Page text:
First, I started with advocate blogs such as You Ought To Be Ashamed (which is sadly no longer being updated) and Annoyed Librarian. Somehow I’d gotten all the way through graduate school without reading either one of these blogs. I sincerely have no idea how that happened. But again, maybe it was for the best because I would’ve collapsed into a pool of “what have I done?’ if I’d known.
The bad job postings shamed on YOTBA stuck out to me because I came across very similar ones. In fact, I almost fell out over one job posting I saw. I won’t copy/paste it, but let’s just say it was long on responsibilities (which included working with children) and needed skills, but very short on pay. Come to find out, the fact that they even posted the salary put them ahead of some of the other awful job postings exhibited on YOTBA. Yes, I’ve learned to eyeball the phrase “salary commensurate with experience.” I consider myself very fortunate in another sense too. My institution values the work of the archivists and we get paid a living wage.
I mostly looked at archivies postings in archives gig and through my graduate program’s listserv. However I also found some interesting options on Glassdoor. Side story on that one: I got an email with a title that went something like “7 Low Stress Jobs Hiring Now!” Of course archivist was listed, however they mentioned that you needed a Bachelors in archival or library science. I rarely see reputable archives job postings that don’t require a Master’s in Library and Information Science, but I won’t quibble about that now because that really is a whole other argument. Anyway, I checked out the open jobs they listed, and to my surpirse, they had a decent amount of options listed.
I took a deeper look at at job postings and the familar issues sprouted up. Entry level positions are pretty spotty and uh, good luck if you wanted a job in the south in a state not named Texas. There’s also a few of the SCWE lines too.
So yeah, there are too many archives graduates and too few entry level archives jobs. I’ve seen people blame the lie of the upcoming librarian shortage being peddled by LIS programs across the country. I definitely believe that’s part of it. I know I initially believed it wouldn’t be difficult finding a job. I even had a goal for myself to have a job lined up coming out of grad school (haha!) Not sure when reality set in, but eventually I realized the truth.
On a side note, I checked out the archivists’ Occupational Employment Statistics on the Bureau of Labor Statistics page. That was an interesting read too. It gives a nice summary of the geographic spread of archives jobs as well as median wages. For example we learn that working as an archivist for the Federal Executive Branch nets the highest pay with the median income being $83,030. I’m betting that’s an administrative position and certainly not entry level. And no doubt these stats are skewed by the truly awful jobs like the ones shamed on YOTBA. Even so, the stats shown are more respectable that you’d probably expect. We just shouldn’t expect to get rich as archivists.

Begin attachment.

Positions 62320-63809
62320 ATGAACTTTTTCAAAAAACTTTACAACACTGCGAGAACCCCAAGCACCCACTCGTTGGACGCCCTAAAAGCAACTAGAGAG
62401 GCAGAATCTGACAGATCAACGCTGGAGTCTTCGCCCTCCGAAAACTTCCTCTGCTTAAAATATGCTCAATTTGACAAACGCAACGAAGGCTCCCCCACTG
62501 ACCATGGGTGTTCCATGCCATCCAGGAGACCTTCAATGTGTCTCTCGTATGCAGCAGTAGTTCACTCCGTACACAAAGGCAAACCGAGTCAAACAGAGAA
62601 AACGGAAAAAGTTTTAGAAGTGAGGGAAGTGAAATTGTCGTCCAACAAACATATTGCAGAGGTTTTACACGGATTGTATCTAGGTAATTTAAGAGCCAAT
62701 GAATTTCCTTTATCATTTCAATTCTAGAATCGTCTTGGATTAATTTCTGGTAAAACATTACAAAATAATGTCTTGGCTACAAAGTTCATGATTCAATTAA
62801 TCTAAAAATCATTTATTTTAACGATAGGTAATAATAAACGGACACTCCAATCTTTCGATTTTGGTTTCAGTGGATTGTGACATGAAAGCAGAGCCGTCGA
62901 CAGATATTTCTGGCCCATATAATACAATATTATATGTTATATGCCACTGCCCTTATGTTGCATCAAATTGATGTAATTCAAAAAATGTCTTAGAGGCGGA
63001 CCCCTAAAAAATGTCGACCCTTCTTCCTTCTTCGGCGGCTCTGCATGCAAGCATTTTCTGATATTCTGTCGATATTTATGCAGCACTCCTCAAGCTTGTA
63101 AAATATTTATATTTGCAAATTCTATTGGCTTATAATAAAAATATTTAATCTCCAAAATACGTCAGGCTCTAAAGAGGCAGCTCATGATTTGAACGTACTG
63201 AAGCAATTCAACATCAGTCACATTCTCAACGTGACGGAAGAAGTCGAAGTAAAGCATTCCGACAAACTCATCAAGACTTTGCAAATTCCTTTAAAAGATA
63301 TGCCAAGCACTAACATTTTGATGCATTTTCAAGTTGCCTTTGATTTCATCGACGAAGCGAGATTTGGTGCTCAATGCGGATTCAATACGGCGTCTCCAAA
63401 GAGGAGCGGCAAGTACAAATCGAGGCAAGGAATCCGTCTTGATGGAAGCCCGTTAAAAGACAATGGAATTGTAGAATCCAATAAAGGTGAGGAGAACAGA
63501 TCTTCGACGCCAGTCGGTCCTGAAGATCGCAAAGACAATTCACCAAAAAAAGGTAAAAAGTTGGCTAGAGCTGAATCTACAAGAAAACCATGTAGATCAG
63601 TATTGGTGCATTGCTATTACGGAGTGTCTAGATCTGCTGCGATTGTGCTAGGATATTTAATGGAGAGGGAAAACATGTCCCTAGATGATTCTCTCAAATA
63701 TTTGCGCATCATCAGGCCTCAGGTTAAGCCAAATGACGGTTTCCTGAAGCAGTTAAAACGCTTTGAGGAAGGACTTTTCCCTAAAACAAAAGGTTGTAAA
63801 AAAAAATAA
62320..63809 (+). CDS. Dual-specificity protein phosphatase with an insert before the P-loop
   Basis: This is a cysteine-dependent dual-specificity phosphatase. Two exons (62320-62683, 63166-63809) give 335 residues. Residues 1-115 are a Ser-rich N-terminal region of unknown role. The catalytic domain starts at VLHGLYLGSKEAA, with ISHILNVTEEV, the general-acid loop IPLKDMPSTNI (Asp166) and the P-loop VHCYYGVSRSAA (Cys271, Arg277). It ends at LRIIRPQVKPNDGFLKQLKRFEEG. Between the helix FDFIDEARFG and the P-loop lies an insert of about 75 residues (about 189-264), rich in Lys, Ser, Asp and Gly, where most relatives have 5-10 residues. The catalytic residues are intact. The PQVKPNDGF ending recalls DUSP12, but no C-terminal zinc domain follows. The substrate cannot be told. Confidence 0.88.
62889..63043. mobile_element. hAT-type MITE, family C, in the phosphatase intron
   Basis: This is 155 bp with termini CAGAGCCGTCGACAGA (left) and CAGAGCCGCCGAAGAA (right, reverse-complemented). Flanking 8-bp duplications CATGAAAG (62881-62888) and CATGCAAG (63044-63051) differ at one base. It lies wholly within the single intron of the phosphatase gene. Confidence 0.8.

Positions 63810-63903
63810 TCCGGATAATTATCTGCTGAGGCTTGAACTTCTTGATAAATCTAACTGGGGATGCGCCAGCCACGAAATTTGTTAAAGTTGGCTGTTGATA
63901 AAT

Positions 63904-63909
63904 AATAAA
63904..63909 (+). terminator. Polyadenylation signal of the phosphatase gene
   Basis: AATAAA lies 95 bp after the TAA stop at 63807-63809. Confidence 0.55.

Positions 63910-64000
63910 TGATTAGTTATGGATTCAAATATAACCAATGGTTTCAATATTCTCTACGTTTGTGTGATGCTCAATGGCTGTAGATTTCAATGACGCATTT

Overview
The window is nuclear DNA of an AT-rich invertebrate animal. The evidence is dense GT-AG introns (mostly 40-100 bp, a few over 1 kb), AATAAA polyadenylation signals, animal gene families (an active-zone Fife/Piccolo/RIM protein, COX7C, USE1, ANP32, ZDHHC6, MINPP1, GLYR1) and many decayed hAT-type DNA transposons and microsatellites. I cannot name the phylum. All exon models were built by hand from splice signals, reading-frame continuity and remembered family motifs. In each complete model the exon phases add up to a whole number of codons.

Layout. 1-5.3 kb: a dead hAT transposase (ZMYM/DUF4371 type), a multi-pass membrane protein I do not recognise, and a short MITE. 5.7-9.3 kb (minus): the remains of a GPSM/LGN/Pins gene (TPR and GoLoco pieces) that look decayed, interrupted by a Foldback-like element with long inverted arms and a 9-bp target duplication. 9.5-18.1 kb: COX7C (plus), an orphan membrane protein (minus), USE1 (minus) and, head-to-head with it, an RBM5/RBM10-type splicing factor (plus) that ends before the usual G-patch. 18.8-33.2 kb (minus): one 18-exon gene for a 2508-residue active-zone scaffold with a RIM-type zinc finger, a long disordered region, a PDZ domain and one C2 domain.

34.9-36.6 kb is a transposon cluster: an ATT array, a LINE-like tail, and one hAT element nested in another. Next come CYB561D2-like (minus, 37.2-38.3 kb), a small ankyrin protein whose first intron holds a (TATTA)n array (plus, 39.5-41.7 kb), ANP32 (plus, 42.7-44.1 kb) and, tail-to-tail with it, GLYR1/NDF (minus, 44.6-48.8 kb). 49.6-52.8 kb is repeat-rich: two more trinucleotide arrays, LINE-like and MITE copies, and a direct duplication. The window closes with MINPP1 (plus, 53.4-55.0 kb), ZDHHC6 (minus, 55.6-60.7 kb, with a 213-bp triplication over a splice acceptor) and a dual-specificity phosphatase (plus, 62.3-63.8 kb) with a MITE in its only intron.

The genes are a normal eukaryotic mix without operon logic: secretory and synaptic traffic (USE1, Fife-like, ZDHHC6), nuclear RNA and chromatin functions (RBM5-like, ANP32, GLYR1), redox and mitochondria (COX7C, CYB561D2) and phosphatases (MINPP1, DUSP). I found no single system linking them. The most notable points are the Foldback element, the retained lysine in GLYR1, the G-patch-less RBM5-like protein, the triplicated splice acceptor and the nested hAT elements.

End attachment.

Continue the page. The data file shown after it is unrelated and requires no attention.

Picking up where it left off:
If any aspiring archvist comes across this post, I’d say keep this information in mind. It doesn’t have to be discouraging. I see it more as knowing what you’re getting into. Avoid going into too much debt for an MLIS because the wages just aren’t there to be paying that down initially. Keep an open mind. There may be some information jobs out there that are under the radar that don’t get talked about as much in library science programs. And get to know the archivists and staff at local museums who may have some connections. Depending on the situation, volunteering in archives can provide valuable experience as well (volunteers in archives is controversial, but alas). Networking can get you places.
All and all, I’m glad I ended up sticking with archives, but there’s also some stuff I probably should’ve known going in. Any and all comments are welcome from your experience in your chosen industry. I know archivist are most certainly not the only ones facing a tough job market.
So I was processing this collection earlier and came across an article from the 1940s about how Atlanta had the most black businesses of any area of the country.
I was born and raised in a rural area of Georgia and so Atlanta was a fantasy land for me. It was the place that all the rappers and singers talked about in their songs, it had big buildings–all the things that I thought were so cool. Let’s not get into how happy field trips to Atlanta made me as a child. When I found out there was a university directly in downtown Atlanta, I was sold. I applied and was accepted. I loved being in the city.
It was only when I attended Georgia State that I started truly grasping Atlanta as the black mecca and how special a place it was. There was culture, there was opportunity. But it wasn’t until I was eight hours away working at my first professional job that I realized I don’t actually know how Atlanta got that way. It was something I took for granted.
I already have a very long queue of books to read, but I’m on the lookout for some good books and resources on Atlanta history to learn how it got to be the black mecca.
Of course, suggestions are always welcome!
Well, I’d put it a notch below water/electricity. We recently moved and our internet service won’t get transfer over until tomorrow. We’ve been without home internet for four days and my productivity took a nosedive!
Next blog post is coming on Thursday.